After 124 years in operation, on Thursday, August 24, 2012, New Process Gear ended production and closed their doors for the last time.
The Muncie, Indiana, plant under New Venture Gear produced the NV4500, NV3500, and NV3550 light truck transmissions.
The Syracuse New Process Gear plant produced transfer cases for all of the "Big Three" Ford, Chrysler, and General Motors. The NV 247 all-wheel drive transfer case, sold by Chrysler's Jeep division as the "Quadra-Trac II", the manual transaxle for the Dodge Neon and PT Cruiser (T-350), and manual transaxles for European export Chrysler minivans (T-650 & 750) were the bulk of their last years of production.
The model numbers of the transfer case consists of the manufacturer, the number of speeds/gears, the strength (1-7), and a number from 1-9 describing the type. The following table goes into more details about the format:
|Manufacturer||Number of speeds/gears||Strength||Type|
|NP = New Process Gear
NV = New Venture Gear
|1 = One speed (high range)
2 = Two speed (high and low range)
|1 (low) to 7 (high)||1 = Part-time 4WD|
2 = Full-time 4WD
3 = Electronic shift
4 = Not used
5 = Torsen-type differential
6 = Computer-controlled multi-plate wet clutch
7 = GeroDisc
8 = Not used
9 = Viscous coupling
|Model||Full-Time High||High Lock||Low range||2WD||Differential|
|249||Yes||No (Pre 96), Yes (96+)||2.72:1||No||Yes (Viscous)|
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- ^ Central New York. "Last day for 300 New Process Gear workers; here are three who've moved on". syracuse.com. Retrieved May 9, 2013.
- ^ "All-Wheel Drive Revolution? New Venture Gear leads a shift in AWD technology". Ward's AutoWorld. Archived from the original on December 26, 2004. Retrieved January 3, 2006.
- ^ "GM Drops Its Stake in New Venture Gear". Ward's AutoWorld. Archived from the original on January 20, 2005. Retrieved January 3, 2006.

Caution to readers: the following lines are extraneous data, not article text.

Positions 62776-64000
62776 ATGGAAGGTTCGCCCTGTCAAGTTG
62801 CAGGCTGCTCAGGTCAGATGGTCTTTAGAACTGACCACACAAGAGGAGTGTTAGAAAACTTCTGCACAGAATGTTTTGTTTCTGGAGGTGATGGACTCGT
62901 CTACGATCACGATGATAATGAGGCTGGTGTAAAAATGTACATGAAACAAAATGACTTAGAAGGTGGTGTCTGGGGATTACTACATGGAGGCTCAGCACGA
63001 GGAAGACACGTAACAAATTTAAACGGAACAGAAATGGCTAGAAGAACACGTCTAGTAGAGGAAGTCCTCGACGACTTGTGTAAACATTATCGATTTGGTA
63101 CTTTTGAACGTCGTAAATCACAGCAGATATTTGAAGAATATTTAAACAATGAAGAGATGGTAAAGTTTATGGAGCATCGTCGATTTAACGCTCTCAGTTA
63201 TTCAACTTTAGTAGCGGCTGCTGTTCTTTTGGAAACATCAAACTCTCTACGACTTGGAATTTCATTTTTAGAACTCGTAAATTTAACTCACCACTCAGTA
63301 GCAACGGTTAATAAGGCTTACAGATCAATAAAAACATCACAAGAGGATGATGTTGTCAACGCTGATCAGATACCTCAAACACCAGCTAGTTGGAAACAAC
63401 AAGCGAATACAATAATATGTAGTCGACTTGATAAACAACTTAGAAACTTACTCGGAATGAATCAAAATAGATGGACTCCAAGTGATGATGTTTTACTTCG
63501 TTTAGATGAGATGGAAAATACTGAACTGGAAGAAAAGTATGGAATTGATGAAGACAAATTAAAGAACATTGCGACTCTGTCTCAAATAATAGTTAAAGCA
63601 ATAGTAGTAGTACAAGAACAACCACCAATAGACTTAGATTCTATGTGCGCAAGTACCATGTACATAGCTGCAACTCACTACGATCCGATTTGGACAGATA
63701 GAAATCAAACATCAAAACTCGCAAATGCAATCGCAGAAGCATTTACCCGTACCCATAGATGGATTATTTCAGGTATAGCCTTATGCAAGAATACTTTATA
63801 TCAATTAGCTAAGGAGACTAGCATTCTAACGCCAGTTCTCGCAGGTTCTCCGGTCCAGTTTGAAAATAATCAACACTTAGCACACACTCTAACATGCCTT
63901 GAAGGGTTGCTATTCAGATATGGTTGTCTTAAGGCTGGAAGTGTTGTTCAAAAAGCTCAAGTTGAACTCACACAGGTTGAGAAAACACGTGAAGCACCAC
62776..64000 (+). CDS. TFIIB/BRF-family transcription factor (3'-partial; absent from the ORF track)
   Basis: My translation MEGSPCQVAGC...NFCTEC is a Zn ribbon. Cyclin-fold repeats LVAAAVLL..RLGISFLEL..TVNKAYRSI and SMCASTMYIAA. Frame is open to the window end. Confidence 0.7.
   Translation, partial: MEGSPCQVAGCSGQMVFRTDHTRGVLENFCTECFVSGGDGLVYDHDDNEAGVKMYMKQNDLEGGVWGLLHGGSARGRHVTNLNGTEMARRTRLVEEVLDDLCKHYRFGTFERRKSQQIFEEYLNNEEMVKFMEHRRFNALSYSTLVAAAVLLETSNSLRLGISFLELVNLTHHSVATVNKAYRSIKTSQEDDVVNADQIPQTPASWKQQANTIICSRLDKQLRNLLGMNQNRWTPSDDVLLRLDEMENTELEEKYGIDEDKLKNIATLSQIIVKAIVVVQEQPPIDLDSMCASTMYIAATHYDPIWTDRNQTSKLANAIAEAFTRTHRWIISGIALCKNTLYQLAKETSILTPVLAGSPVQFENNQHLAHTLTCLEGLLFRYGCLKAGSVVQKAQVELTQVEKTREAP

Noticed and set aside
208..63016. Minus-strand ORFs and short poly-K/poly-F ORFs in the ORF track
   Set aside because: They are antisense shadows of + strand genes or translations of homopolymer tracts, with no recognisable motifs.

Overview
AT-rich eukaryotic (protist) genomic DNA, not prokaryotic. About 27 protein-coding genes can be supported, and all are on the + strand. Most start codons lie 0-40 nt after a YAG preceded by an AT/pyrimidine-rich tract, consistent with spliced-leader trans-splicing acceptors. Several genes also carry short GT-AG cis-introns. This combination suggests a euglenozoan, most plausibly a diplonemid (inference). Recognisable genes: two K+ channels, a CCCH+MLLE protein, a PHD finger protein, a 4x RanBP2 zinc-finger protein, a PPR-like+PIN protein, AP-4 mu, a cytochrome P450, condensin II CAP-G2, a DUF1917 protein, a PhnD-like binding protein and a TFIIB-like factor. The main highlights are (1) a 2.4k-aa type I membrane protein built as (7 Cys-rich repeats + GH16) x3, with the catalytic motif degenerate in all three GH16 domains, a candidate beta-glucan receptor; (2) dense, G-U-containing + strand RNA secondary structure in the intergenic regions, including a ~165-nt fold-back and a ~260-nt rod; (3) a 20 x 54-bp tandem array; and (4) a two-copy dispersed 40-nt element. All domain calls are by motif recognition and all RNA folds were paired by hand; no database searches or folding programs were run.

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- ^ "History of Magna International Inc". Magna International. Archived from the original on November 11, 2010. Retrieved December 21, 2010.
- ^ "Magna Completes Acquisition of New Venture Gear" (PDF). New Venture Gear. September 29, 2004. Archived from the original (PDF) on April 1, 2007.
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- ^ Hannagan, Charley (February 5, 2009). "New Process Gear plans exit strategy". syracuse.com. Archived from the original on March 11, 2009.
- ^ Dennis Nett / The Post-Standard. "New Process Gear in DeWitt plans to remain open into next year". syracuse.com. Retrieved May 9, 2013.
- ^ Central New York. "New Process Gear stops production this week after 124 years". Syracuse.com. Retrieved May 9, 2013.
- ^ Hannagan, Charley (August 20, 2012). "New Process Gear stops production this week after 124 years". syracuse.com The Post-Standard. Advance Media New York. Retrieved June 6, 2017.
- ^ "SAE TopTec: Innovations in Four Wheel Drive/All Wheel Drive Systems". by Dr. Brad DeLong. Archived from the original on April 3, 2013. Retrieved December 21, 2010.
- ^ "NP236 Transfer Case". Midwest Transmission Zumbrota MN. 2010. Retrieved June 6, 2017.